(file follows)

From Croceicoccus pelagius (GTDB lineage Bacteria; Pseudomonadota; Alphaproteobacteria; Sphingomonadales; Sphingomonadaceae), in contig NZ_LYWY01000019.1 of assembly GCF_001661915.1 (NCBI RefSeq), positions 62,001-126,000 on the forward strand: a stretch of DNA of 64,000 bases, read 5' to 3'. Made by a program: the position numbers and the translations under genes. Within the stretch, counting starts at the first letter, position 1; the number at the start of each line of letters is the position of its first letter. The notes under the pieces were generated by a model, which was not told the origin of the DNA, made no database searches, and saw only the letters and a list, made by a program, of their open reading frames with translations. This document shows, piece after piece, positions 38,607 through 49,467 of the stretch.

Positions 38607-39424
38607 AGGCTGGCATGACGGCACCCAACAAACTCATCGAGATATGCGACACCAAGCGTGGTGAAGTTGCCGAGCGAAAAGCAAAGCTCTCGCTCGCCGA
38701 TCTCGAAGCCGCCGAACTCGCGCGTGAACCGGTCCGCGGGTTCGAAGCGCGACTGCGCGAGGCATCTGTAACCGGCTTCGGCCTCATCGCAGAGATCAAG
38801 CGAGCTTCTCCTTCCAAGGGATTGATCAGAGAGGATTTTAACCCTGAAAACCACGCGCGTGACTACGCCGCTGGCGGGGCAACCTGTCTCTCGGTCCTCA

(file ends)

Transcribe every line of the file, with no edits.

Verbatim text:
From Croceicoccus pelagius (GTDB lineage Bacteria; Pseudomonadota; Alphaproteobacteria; Sphingomonadales; Sphingomonadaceae), in contig NZ_LYWY01000019.1 of assembly GCF_001661915.1 (NCBI RefSeq), positions 62,001-126,000 on the forward strand: a stretch of DNA of 64,000 bases, read 5' to 3'. Made by a program: the position numbers and the translations under genes. Within the stretch, counting starts at the first letter, position 1; the number at the start of each line of letters is the position of its first letter. The notes under the pieces were generated by a model, which was not told the origin of the DNA, made no database searches, and saw only the letters and a list, made by a program, of their open reading frames with translations. This document shows, piece after piece, positions 38,607 through 49,467 of the stretch.

Positions 38607-39424
38607 AGGCTGGCATGACGGCACCCAACAAACTCATCGAGATATGCGACACCAAGCGTGGTGAAGTTGCCGAGCGAAAAGCAAAGCTCTCGCTCGCCGA
38701 TCTCGAAGCCGCCGAACTCGCGCGTGAACCGGTCCGCGGGTTCGAAGCGCGACTGCGCGAGGCATCTGTAACCGGCTTCGGCCTCATCGCAGAGATCAAG
38801 CGAGCTTCTCCTTCCAAGGGATTGATCAGAGAGGATTTTAACCCTGAAAACCACGCGCGTGACTACGCCGCTGGCGGGGCAACCTGTCTCTCGGTCCTCA